Iran’s peace offensive
Can Iran sweet-talk itself into a deal that suspends the United Nations’ economic and political sanctions and leaves it in command of its nuclear program? The answer is not clear, but Iran has clearly decided to give it a try. That itself is evidence that the very tough sanctions adopted in June 2010 are really working.
In an article in Friday’s Washington Post, Iran’s newly elected president Hassan Rouhani declared that he has been given a mandate by the Iranian people to “engage in constructive interaction with the world,” a mission apparently endorsed by Iran’s supreme Leader Ayatollah Ali Khamenei.
Borrowing from President Obama’s lofty foreign policy principles, Mr. Rouhani wrote, “We must work together to end the unhealthy rivalries and interferences that fuel violence and drive us apart.”
And Mr. Rouhani declared in an interview with NBC that “we have clearly stated that we are not in pursuit of nuclear weapons and will not be.” If only that were believable.
The International Atomic Energy Agency has reported that Iran is enriching uranium to a higher level than required for reactor fuel, suggesting that it is seeking an enrichment level needed for nuclear weapons material. The IAEA also has reported evidence that Iran has engaged in studies to master the engineering required to make a nuclear warhead that can be fitted to a missile.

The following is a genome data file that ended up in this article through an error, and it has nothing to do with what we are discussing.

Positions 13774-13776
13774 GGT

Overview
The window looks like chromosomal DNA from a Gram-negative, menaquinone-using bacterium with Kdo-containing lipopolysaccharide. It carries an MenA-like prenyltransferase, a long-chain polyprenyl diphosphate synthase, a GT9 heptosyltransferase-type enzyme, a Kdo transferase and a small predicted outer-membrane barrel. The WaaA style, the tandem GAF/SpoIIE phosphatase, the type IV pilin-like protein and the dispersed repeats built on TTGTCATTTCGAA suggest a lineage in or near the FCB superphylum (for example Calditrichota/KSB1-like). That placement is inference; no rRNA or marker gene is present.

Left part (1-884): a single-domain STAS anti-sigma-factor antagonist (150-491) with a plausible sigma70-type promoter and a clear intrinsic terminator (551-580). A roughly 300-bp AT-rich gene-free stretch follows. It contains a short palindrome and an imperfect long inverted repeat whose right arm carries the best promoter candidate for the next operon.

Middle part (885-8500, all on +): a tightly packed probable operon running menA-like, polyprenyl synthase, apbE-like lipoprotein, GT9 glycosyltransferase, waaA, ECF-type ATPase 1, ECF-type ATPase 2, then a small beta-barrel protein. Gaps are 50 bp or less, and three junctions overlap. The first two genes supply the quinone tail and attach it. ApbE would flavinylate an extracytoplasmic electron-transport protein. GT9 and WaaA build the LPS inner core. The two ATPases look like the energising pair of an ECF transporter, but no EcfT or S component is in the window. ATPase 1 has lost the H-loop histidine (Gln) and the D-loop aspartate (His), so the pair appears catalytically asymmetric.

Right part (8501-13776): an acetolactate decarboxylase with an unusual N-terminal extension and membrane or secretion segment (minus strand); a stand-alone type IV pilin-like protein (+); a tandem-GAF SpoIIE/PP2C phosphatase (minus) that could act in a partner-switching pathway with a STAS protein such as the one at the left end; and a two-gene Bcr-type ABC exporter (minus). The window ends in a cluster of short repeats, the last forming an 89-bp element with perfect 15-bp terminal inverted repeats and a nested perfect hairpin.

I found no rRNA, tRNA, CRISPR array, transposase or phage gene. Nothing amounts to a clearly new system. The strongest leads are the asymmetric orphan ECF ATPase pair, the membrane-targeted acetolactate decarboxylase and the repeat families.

Mr. Rouhani added in his Washington Post article, “Gone is the age of blood feuds,” in a clear reference to the fiery language of his predecessor, Mahmoud Ahmadinejad, who often repeated that Israel “must vanish from the page of time.”
Nevertheless, in the NBC interview the Iranian president called Israel “an occupier, a usurper government that does injustice to the people of the region” and said it “has brought instability to the region with its war-mongering policies.”
Small wonder Israel’s Prime Minister Benjamin Netanyahu has called Mr. Rouhani “a wolf in sheep’s clothing.”
Secretary of State John Kerry said Mr. Rouhani’s “very positive” words regarding Iran’s lack of nuclear ambitions must be “put to the test,” indicating that the Obama administration is ready to talk with the Iranian leader.
Indeed, there are reports that President Obama might be willing to meet Mr. Rouhani when the two leaders attend the U.N. General Assembly opening session next week.
Now if Mr. Obama would only sit down with John Boehner and reach a meaningful agreement on the budget.